Main | Protein | Carbohydrates | Fat

Protein is a molecule made of amino acids. It's an essential piece of every cell in your body. Your hair and nails are made of protein, and it's necessary for the creation and repair of muscles, bones, organs, blood, and even skin. For people interested in fitness, protein has particular importance because it's a vital part of the muscle-building process.

Research suggests that the best way to get enough protein into your diet, and to do it sustainably, is to eat 20-30 grams of protein per meal.1 We think that's pretty solid advice.

Measuring Your Macros: What 30 Grams Of Protein Looks Like

{{caption}}

But how do you measure 30 grams? Not everybody has a food scale, and nobody wants to look up every meal ingredient for the rest of their lives. So, here's what 30 grams of protein looks like from various common sources. Use these photos as guides so you can quickly and easily measure your own protein needs!

Measuring Your Macros: What 30 Grams Of Protein Looks Like

{{caption}}

Bacon

Per 7 thick slices

428 calories

1.1 g carbs

33 g fat 

29.3 g protein 

While bacon is a totally legitimate way to get protein, it also comes with a lot of calories and a lot of saturated fat. In fact, it's almost equal parts protein and fat! If you're trying to stay or get lean, eating seven slices of bacon with your egg whites is probably not the best choice.

Hardboiled Eggs

Measuring Your Macros: What 30 Grams Of Protein Looks Like

{{caption}}

Per 5 large eggs

388 calories

2.8 g carbs 

26.5 g fat

31.5 g protein

Eggs are an excellent protein source. They can be especially awesome when you can't bring yourself to eat another chicken breast. If you're trying to keep your calories down, you can always just eat the egg whites, but you'll need about eight of them to get the same amount of protein.

95/5 Ground Beef

Measuring Your Macros: What 30 Grams Of Protein Looks Like

{{caption}}

Per 4 ounces

218 calories

0 g carbs 

8.6 g fat

33 g protein

If it's not in it already, lean beef can be a great addition to your nutrition plan. Although it has more fat and thus more calories than chicken breast, lean beef provides a little bit more protein and some extra iron.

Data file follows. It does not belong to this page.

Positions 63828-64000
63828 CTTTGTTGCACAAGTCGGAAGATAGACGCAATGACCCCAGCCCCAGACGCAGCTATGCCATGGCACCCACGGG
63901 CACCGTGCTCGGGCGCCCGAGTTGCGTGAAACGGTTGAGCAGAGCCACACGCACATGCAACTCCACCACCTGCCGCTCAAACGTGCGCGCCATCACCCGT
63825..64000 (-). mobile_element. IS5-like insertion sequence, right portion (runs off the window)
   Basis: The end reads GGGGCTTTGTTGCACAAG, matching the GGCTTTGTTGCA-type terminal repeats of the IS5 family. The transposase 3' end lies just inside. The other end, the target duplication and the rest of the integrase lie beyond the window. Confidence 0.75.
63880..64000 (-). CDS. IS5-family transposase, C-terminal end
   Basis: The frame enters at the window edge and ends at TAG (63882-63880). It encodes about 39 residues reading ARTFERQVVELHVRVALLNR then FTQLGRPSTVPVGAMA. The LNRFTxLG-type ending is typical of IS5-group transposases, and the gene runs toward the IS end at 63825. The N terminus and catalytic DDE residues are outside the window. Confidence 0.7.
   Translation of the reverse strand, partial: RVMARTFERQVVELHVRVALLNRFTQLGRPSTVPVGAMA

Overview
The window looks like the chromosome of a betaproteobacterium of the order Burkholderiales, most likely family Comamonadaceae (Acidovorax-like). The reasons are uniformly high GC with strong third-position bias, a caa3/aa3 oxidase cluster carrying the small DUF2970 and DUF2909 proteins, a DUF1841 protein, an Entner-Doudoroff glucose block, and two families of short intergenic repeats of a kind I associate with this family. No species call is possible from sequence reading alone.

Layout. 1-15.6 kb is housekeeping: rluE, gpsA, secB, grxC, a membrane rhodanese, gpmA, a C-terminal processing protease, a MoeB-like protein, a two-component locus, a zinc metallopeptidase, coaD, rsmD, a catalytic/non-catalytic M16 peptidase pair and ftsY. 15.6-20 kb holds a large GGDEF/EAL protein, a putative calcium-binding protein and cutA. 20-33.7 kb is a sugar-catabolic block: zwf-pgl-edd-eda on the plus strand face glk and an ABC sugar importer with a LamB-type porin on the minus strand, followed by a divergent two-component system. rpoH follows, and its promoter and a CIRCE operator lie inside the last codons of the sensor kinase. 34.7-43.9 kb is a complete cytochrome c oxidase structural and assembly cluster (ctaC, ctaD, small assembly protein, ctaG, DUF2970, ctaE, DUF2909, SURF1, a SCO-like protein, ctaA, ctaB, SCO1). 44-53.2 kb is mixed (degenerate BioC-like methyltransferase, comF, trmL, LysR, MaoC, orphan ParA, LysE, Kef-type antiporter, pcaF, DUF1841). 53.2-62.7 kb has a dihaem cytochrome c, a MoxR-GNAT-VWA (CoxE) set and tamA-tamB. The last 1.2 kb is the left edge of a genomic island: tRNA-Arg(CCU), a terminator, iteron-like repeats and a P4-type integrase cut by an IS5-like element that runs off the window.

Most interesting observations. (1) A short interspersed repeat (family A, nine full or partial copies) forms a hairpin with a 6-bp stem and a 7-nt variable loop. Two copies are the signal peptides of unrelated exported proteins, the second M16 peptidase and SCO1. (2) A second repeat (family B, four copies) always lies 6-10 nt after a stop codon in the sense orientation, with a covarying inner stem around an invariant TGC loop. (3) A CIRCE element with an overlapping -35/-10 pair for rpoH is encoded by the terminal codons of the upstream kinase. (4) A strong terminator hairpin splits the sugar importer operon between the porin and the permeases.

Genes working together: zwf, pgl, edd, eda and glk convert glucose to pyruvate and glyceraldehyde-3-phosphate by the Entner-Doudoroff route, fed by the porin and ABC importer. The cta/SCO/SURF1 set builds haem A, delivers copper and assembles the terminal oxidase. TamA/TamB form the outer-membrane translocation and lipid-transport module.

Tempeh

Measuring Your Macros: What 30 Grams Of Protein Looks Like

{{caption}}

Per 6 ounces

333 calories

15.9 g carbs

19.4 g fat

30.9 g protein

Tempeh is another soy product. Along with protein and fat, you'll get a healthy dose of magnesium, iron, and vitamin B6. Despite what you may have heard, there's really not a ton of evidence that suggests soy will increase your estrogen levels.2 So eat up!

Measuring Your Macros: What 30 Grams Of Protein Looks Like

{{caption}}

Protogen Whey

Per 1 scoop

170 calories

6 g carbs

2.5 g fat

30 g protein

Protein powder is probably the most calorie-efficient protein source. If you're trying to watch or lower your calories but still want that muscle-building protein, then a scoop or two of protein powder can be the perfect snack. It's also great immediately after a workout.

Measuring Your Macros: What 30 Grams Of Protein Looks Like

{{caption}}

Extra-Firm Tofu

Measuring Your Macros: What 30 Grams Of Protein Looks Like

{{caption}}

Per 3/4 block

311 calories

6.8 g carbs

19.9 g fat

33.7 g protein

If you're not a meat eater, or just want a different protein source, try tofu. Tofu is made of soybeans and contains a lot of healthy fat and protein. Tofu is also a complete protein, which means it has all the essential amino acids necessary for protein synthesis.

Grilled Chicken Breast

Measuring Your Macros: What 30 Grams Of Protein Looks Like

{{caption}}

Per 4 ounces

164 calories

0 g carbs

5.2 g fat

29.2 g protein

Chicken breast is a bodybuilding staple, and for good reason. Chicken breast has a lot of protein without many carbs or calories, and is low in fat. It's also a good source of potassium and vitamin B6.

Main | Protein | Carbohydrates | Fat

References

  1. Phillips, S. M., & Van Loon, L. J. (2011). Dietary protein for athletes: from requirements to optimum adaptation. Journal of Sports Sciences, 29(sup1), S29-S38.
  2. Hamilton-Reeves, J. M., Vazquez, G., Duval, S. J., Phipps, W. R., Kurzer, M. S., & Messina, M. J. (2010). Clinical studies show no effects of soy protein or isoflavones on reproductive hormones in men: results of a meta-analysis. Fertility and Sterility, 94(3), 997-1007.

About the Author

Cassie Smith

Cassie Smith

Cassie Smith is a senior editor for Bodybuilding.com, as well as a weightlifter and sports performance coach.

View all articles by this author